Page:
The biopsy will usually find either squamous cell carcinoma or malignant melanoma of the digit. Cancer mimics many conditions! It is best to check the local lymph nodes for metastases. In the front limb, the prescapular node is more likely to contain metastatic cells from digital cancer than the axillary lymph node. The popliteal node drains hind leg digital tumors, however, check the inguinal nodes and use x-rays or ultrasound to check the sub lumbar nodes for metastasis.
Feline Vaccine Associated Sarcoma (FVAS)
Some cats are genetically prone to develop mutations of inflammatory tissue that may transition into STS (Feline Vaccine Associated Sarcoma). It has a high rate of fatality due to persistent recurrence within one year (>90%) after surgery or >50% after surgery and radiation. For clients who cannot afford radiation therapy, intralesional chemotherapy is an option worth pursuing.
Treatment Options for STS
Aggressive surgery followed by radiation therapy or intralesional chemotherapy (IC) is used to battle STS. MRI or CT scans are helpful before surgery. We recommend follow up therapy for STS following surgery even when fairly wide margins were achieved. Radiation therapy is considered the treatment of choice to "sterilize" the tumor bed. However, if one cannot afford the cost of radiation therapy, or if the pet is older or has co morbid conditions, risking complications, IV or IC may help slow recurrence and/or eradicate the residual cells. STS's are treated with carboplatin or adriamycin IV every 21 days for 4-6 treatments and tapered over the year. Metronomic (low dose) chemotherapy is also used to slow down blood vessel formation (anti angiogenesis) in the tumor.
IC is easier on older pets and less costly. We use a small dose of drug because it is targeted into the actual tumor bed or into the tumor. Some pets need complete sedation to avoid discomfort. The most common drugs that are used successfully in our practice for IC are bleomycin and neoplasene. In addition, we use (mixed with patient's serum): dexamethasone (for mast cell cancer), carboplatin (for sarcomas & melanosarcomas) and 5-F-U for SCC in dogs (never in cats).
Cryotherapy (freezing with liquid nitrogen) is also used to kill all cell types of STS's, if appropriate.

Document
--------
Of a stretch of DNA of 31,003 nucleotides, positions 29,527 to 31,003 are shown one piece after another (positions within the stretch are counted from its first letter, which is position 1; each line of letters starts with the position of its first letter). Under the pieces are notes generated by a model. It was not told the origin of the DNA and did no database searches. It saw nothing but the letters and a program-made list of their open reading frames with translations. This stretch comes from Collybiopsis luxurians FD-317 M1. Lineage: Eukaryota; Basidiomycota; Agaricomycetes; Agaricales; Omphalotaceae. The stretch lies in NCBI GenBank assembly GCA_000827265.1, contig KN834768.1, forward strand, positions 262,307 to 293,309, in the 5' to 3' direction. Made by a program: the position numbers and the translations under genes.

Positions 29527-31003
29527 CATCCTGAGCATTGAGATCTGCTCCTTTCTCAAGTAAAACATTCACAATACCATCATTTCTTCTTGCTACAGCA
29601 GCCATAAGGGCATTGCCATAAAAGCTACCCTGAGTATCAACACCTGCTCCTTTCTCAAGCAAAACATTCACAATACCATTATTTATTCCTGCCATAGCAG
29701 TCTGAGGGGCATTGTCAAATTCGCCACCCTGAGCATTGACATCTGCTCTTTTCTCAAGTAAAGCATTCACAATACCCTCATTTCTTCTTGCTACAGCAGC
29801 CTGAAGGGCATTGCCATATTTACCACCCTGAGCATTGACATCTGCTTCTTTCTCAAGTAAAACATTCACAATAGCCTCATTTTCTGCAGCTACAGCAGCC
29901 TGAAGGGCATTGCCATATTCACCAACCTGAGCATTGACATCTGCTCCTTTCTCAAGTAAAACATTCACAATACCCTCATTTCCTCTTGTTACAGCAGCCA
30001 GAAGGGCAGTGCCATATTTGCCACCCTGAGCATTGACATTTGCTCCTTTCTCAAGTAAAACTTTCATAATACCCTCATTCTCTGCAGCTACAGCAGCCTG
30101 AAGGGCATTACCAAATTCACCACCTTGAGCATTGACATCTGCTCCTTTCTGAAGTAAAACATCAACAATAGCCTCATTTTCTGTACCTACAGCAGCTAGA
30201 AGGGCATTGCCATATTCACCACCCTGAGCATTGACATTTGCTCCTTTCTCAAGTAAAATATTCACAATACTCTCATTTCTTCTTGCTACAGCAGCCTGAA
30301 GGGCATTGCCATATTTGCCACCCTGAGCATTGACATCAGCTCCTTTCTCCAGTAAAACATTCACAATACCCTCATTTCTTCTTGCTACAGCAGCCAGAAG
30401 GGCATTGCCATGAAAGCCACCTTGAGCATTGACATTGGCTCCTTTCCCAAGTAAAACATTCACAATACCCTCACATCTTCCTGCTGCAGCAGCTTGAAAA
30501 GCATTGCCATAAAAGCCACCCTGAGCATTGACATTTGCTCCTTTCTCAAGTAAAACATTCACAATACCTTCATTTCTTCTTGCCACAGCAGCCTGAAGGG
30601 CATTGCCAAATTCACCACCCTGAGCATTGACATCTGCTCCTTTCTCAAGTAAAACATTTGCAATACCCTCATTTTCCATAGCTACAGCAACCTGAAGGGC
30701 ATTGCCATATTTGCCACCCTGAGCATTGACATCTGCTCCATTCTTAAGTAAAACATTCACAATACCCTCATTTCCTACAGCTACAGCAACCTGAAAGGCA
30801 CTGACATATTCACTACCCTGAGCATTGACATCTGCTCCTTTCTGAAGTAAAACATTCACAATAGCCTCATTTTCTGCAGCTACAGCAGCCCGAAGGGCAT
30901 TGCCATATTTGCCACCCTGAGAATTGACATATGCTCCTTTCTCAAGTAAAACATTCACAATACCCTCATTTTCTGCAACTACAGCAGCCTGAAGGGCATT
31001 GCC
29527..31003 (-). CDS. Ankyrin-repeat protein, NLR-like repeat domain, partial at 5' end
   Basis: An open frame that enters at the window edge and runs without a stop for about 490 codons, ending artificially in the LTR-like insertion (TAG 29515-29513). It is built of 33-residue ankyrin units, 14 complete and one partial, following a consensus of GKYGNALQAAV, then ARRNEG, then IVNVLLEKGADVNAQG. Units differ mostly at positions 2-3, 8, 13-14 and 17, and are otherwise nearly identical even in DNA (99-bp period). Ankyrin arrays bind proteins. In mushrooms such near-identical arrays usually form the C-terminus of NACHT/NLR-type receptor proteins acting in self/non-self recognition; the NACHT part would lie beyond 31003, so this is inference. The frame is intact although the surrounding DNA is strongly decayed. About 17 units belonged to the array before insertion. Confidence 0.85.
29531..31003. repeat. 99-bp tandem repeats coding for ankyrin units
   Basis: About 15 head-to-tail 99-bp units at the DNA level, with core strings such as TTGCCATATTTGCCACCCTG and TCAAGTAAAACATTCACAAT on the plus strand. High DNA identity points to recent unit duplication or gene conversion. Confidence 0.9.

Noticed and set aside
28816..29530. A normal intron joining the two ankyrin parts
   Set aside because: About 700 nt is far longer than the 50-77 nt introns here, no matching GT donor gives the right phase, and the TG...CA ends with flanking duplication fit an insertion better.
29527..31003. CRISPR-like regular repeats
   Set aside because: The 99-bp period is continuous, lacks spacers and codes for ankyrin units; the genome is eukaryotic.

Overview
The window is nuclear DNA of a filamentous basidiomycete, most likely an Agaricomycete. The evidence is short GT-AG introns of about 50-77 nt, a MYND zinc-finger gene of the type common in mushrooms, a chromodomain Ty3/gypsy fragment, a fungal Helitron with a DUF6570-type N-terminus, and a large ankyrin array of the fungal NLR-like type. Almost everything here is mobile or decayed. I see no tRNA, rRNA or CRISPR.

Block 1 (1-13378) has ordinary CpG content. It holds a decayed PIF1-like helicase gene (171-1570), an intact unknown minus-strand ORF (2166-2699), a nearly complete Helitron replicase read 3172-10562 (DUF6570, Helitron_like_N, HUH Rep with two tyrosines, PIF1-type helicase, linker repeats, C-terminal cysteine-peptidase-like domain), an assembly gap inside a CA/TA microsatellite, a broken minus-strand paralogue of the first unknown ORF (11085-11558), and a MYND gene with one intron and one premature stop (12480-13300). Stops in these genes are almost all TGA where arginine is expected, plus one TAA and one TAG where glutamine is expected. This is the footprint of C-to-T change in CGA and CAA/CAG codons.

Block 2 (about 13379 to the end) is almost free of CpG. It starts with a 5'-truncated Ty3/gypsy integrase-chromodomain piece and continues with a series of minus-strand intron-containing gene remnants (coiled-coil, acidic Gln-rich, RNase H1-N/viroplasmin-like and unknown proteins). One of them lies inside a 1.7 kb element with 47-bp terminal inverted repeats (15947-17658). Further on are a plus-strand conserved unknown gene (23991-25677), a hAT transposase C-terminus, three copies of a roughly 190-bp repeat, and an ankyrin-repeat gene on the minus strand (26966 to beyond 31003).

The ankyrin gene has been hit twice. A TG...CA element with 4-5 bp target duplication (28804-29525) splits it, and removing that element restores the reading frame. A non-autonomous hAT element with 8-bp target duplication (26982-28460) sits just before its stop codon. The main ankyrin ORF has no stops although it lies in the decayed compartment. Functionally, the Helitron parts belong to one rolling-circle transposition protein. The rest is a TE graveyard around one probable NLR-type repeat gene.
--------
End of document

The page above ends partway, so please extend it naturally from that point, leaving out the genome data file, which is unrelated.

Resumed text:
Dogs with melanosarcoma, can be given the special vaccine, Oncept™. It is most successful after complete removal of the primary mass. Masitinib is added to protocols for mast cell cancers.
Soft Tissue Sarcomas are often fatal in pets. This is because most pet owners do not recognize the mass because it is camouflaged in the fur. This results in many late diagnoses. By that time, the sarcoma cells may have invaded important structures. Another cause is when insufficient or conservative treatment was elected when the sarcoma was initially operable. When recurrence appears, the cancer is more invasive. For best results, we need to form a team with a vigilant pet owner and aggressive combination treatment at the first opportunity.
Pet owners need more education to recognize tumors and to be suspicious early on. They need to take their pets to their veterinarian during the earliest stages of their pet's cancer. Practitioners need to be more suspicious and perform more aggressive "chop" FNA's and tru cut biopsies during that first visit to get the diagnosis and refer consultation with an oncologist . We work within our client's budget to design a therapy program which maintains quality of life for the pet as we try to cure the cancer, slow its recurrences or arrest its growth. We use integrative medicine to support function and boost the immune system. We also conduct clinical trials using promising new agents which may help win the battle for more quality & life for our beloved cancer patients.